Keeping the inside cool

When it starts to get above ninety outside, the inside is going to need some help to provide a comfortable environment. I hear Wally Byam put a floor vent in his trailer so he could get ground air to flow up and out through the roof vents.

These days, the usual custom is Air Conditioning. 13,000 BTU/hr cooling is needed for smaller RV’s and 30,000 or more for the larger class A’s. These are usually roof mount heat pumps although there are other options. The problem is that this method needs a lot of electricity. A typical roof mount RV A/C will run $500 – $1000.

To run an A/C off grid you will need a genset. A 3 KW unit is minimum and many RV’s will have 5kw or larger gensets. These have to be able to handle the initial current surge required by the heat pump compressor when it starts up as well as the continuous operation at fairly heavy load.

Reducing energy consumption is why a lot of folks look at evaporative cooling (aka swamp collers). This a great method for cooling in dry climates but suffer a bit when the humidity goes up. Evaporative Cooling (they make fabric for clothing that cools) says “To evaporate one gallon of water requires almost 8,700 BTUs.” Water Cooling Secrets says 8100 (this company sells misters for desert patio cooling).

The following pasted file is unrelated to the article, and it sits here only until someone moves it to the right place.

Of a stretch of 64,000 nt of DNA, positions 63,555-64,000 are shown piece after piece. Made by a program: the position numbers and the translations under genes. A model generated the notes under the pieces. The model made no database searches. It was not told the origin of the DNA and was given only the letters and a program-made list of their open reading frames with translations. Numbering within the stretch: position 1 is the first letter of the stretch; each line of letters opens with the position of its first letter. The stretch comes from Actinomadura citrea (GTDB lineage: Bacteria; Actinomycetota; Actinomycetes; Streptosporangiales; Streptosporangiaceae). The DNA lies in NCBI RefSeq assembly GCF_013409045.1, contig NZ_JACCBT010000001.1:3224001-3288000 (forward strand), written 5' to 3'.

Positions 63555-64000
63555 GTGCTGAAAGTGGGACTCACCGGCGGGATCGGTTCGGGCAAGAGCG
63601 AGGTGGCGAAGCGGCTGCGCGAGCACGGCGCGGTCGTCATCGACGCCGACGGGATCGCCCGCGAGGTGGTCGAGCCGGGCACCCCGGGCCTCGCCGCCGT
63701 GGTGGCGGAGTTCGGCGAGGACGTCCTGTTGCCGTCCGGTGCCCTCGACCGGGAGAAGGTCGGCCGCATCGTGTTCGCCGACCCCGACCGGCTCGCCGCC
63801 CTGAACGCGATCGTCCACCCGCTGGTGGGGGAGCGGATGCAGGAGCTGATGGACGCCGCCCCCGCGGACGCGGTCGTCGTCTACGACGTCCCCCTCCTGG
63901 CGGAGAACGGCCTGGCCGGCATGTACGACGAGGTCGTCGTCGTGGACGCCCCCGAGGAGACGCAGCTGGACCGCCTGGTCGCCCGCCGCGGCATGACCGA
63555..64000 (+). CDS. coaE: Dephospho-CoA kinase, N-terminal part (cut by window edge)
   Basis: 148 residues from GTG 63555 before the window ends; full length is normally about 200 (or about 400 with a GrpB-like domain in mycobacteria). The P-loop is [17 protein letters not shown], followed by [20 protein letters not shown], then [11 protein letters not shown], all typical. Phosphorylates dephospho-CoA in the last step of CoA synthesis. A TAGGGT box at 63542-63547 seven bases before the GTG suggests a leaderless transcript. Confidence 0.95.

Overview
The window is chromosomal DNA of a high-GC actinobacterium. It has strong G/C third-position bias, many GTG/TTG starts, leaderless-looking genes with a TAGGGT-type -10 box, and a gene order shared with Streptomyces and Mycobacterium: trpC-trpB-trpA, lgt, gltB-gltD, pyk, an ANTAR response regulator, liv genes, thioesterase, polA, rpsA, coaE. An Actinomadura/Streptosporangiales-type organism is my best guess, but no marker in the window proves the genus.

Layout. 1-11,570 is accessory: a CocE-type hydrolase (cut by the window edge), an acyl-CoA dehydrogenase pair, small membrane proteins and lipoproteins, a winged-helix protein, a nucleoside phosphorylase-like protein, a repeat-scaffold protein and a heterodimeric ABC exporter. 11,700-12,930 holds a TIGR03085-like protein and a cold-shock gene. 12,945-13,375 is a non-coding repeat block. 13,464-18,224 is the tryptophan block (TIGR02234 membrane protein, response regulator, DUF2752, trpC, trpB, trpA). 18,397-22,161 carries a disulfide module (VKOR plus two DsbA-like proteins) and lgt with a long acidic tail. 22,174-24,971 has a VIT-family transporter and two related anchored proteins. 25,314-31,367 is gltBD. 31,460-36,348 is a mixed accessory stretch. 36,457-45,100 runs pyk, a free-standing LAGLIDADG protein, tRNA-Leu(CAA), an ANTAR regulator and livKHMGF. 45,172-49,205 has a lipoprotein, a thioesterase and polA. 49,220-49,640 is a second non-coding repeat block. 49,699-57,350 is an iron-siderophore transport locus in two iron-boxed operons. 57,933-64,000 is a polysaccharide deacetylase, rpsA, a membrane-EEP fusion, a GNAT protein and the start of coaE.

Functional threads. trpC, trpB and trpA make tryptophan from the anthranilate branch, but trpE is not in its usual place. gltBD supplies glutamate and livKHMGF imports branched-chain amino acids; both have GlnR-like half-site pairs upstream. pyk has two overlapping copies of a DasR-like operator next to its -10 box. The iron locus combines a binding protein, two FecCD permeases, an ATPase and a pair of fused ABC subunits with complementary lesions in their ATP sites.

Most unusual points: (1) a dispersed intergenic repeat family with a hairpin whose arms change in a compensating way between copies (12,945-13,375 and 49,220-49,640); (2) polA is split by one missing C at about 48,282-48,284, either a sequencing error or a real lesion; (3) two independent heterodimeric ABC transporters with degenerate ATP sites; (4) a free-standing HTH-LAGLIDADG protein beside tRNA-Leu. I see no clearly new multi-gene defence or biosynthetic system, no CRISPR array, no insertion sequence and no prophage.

A first hand account of swamp cooling an RV describes the ‘made for RV’ Turbo Cool and a customized cooler from an alternative energy specialist. The big thing to note is that he is looking at adding another 100 gallon water tank to his RV. At 8100 BTU per gallon, the evaporative cooler is going to need to evaporate more than a gallon of water per hour to keep up with even a small Air Conditioner. To do that will also mean a good blower that will probably draw current similar to a forced air furnace (5 to 10 amps). The cost of the swamp cooler is also near the same as for a heat pump type A/C

Swamp coolers also become rather uncomfortable when the afternoon thunderstorms show up and the air gets humid.

side note: Online Conversion – Ton of air conditioning is a discussion about a ton of air conditioning. 12,000 BTU/hr is cooling enough to make a ton of ice per day. So the small RV needs a 1 ton cooling plant and the larger ones 3 or more. The same discussion notes that a one ton cooling rate requires about 1400 watts electricity.

The Wikipedia article also has some interesting information.

Bigger is not Better has some interesting issues to consider when thinking about how much you need. Also see Selecting Size / Cooling Capacity

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